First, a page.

I worked mostly with Nick. Ana had come down with Dengue Fever pretty bad in my early weeks there and was absent from the diving scene for a while.

Nick really became almost like this concerned protective big brother to me. Granted making sure I was diving safe was in his job description, our level of connectivity with each other outside of the text book knowledge was at a deeper level. He was a big bro to me-- the cool, protective, inspirational, role model big bro I never had growing up.

The Rescue Diver course was first before I could start my Dive Master. I completed it in about a week.

"Where's Olmin? He was just there in the water." Olmin was one of Sun Diver's local boat captains and apparently that day he decided to (was told to) go missing in Half Moon Bay. So, I played through the scenario (confused as heck as to why Olmin would go scuba diving alone in the bay) and I suited up in my gear with Nick as we conducted a search and rescue.

Olmin was found (alive) on the sandy bottom at the end of the dock and needless to say, I "saved" his life.

Search patterns, rescue breaths in the water, dragging unconscious divers to shore, safe ascent rates, protocol for missing divers-- these were just SOME of the skill-sets the rescue course entailed. It was a true test in seeing how mentally and physically prepared you could be in a stressful diving situation.

Nick never "took it easy" on me either and I appreciated that so much. After the week of completing my Rescue course, I felt a little nostalgic. I thought of my Aunt Lynette's death and I thought about all the skills I had just learned, and if I had been there with my Aunt that day and knew what I know now-- maybe she'd still be here.

I never told Nick or Ana or the dive shop about my Aunt's unfortunate death. I didn't want to have anyone feeling like they needed to hold my hand through this journey. Although I would have loved to swim freely through the sea while holding hands with Ana on one side and Nick on the other, that's not what I was in Roatan to do. I was there to become a better, self-sufficient and knowledgeable diver. I was working on myself.

I was diving every single day, three to four dives a day and sometimes a fifth if there was a night dive. The visibility was spoiling me. Roatan diving in general was spoiling me. I'd never experienced such vibrancy and liveliness on a coral reef before. Most of the coral reefs I'd dove in the Florida Keys were bleached and crumbled into a mass graveyard of corals. Not Roatan, it was something special.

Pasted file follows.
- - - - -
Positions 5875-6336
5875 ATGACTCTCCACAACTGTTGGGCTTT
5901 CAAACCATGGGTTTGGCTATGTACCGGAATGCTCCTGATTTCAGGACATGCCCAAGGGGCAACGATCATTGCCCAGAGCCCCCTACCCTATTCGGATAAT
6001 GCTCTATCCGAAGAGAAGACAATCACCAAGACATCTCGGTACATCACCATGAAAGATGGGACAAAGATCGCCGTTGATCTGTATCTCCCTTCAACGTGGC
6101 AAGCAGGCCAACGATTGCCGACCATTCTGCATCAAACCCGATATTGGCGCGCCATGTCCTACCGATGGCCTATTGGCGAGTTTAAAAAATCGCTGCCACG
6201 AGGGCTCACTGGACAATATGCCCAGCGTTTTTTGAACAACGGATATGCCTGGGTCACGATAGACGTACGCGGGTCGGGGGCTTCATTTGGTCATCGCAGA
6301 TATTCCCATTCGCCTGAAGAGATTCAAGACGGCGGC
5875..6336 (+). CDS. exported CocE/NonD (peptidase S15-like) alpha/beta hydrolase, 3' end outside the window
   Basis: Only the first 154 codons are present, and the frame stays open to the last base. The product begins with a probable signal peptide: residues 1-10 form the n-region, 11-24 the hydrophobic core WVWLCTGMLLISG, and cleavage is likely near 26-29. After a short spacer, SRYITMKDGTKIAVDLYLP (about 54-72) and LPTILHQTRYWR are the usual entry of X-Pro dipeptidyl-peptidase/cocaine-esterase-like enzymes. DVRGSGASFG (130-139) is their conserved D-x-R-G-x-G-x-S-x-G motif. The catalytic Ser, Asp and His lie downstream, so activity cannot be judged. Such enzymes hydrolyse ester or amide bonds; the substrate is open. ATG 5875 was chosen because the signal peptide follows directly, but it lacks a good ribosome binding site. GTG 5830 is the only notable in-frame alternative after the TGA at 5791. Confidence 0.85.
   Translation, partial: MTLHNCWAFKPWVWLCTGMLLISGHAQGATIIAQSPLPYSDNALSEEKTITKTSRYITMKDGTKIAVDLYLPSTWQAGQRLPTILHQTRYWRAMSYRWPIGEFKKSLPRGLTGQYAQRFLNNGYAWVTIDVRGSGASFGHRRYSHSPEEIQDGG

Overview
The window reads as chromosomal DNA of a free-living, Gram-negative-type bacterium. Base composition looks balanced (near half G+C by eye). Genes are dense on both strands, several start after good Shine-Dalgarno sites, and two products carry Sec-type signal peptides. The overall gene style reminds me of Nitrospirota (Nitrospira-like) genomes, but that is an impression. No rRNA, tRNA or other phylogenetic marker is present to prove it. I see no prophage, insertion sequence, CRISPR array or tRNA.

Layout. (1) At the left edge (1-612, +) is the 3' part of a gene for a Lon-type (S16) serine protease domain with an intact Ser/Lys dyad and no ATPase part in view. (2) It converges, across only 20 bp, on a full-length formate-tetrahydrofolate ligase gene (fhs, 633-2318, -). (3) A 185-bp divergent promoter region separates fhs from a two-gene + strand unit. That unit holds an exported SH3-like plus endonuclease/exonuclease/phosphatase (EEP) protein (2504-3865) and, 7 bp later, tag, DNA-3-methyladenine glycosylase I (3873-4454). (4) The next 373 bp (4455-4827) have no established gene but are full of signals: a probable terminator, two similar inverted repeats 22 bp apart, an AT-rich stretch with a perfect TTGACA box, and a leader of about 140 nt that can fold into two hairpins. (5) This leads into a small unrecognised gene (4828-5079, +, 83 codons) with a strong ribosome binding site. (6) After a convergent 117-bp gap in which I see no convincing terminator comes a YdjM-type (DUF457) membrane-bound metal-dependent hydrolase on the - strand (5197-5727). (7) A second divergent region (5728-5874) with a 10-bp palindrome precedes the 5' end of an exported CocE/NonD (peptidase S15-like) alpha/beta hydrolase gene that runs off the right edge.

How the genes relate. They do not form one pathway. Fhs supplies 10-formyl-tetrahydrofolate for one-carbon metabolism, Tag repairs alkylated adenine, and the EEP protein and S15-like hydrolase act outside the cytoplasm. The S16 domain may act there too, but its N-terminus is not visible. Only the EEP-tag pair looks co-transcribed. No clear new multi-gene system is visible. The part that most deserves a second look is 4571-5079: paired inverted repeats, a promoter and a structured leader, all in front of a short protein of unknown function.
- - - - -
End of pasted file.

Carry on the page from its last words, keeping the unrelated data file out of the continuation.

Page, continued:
My DMT (Dive Master Training) was a lot of repetition of skills, assisting Nick in instructing Open Water and refresher courses, leading a couple dives and navigating on my own. It was also A LOT OF LIFTING tanks, a lot is more of an arms were jacked from all the tank lifting and carrying I was doing.

I'll never forget my last epic day of training. The "Stress Test." Nick had explained to me what was going to happen underwater: we were going to share one regulator to breathe from and we were going to swap BCD's so that he'd be wearing mine and I in his. There's no real reason for this in a real life scenario, but it definitely added the stress and I think it's more of way to see how you handle stress underwater.

So, we got in the water and it was murky as all hell, Nick pulled my mask off to make it even more stressful, I cleared it and readjusted it over my face. I could feel myself almost suffocating without the reg and signaled to share air... I swear I had just gotten the reg from him when he signaled that he needed air. Such an air hog...It was a challenge, but we did it and it kind of made me feel like a bad-ass afterwards.

Not even 60 seconds had passed when we surfaced from my "Stress Test" and one of our dive boats was returning-- suddenly the dive boat passengers were shouting to me that Ana, me and Nick's Ana, had gone overboard. I looked at Nick. "Really?"

Back at it I went. Nick and I started our search and rescue pattern.

We found Ana together and I brought her to the surface where I began to "perform" in-water safety breaths and quickly towed her to shore while removing gear from her and myself. Once, I got her to shore I gave her two final breaths and dragged her up to flatter ground...I may have slipped and dropped her in the sand when I pulled her up, but we both survived and that's what counts.

The final test was the following evening, the "Snorkel Test." This test is widely recognized in the dive community. It's the finale of the DMT course where the DMT is initiated to DM by chugging alcohol through a snorkel.

I was terrified and so excited for this test. Nick and Ana had hosted my test at their place and I have never felt more love among a group of friends than I did that night. But... maybe it wasn't love? Now that I think of it, maybe they just wanted to see me die from alcohol poisoning? No, that can't be it because I lived.

There was so much delicious food and a whole lot of beverages. I was actually nervous I may have eaten too much. What a show to watch me potentially puke in front of everyone, my stomach's concoction was not going to be a pretty sight.

Thankfully, the Man upstairs heard my prayer and somehow I managed to chug and chug the most unpleasant combination of my friend's wine and beer, and still hold it down. Don't ask me what my secret is, because I honestly don't know.

It was a night to remember, well not all of us remember, but you get the point. More than that though, it was a trip and an adventure that I will always cherish.

I finally had told Nick and Ana about my Aunt. I think they thought I was brave for making it this far, or at least, I thought I was brave. Ana was like a mother hen, she kept me comforted and stayed positive. She really held me in her arms when I told her this truth. But the best part of telling them this history, was that I had already come so far, and I wouldn't have if I didn't have an inspirational person like my Aunt to look up to.

I want people to know that I didn't just make myself this way-- people in my life that have inspired me all along the way have shaped me to achieve dreams and goals I could never even fathom accomplishing alone.

It was an emotional ride getting my Dive Master, but I wouldn't have changed a single thing. I think Aunt Lynette would be proud of me. I feel closer to her every time I get in the water. She's with me, in some way beneath the waves, watching over me and sharing with me the undersea world she fell in love with.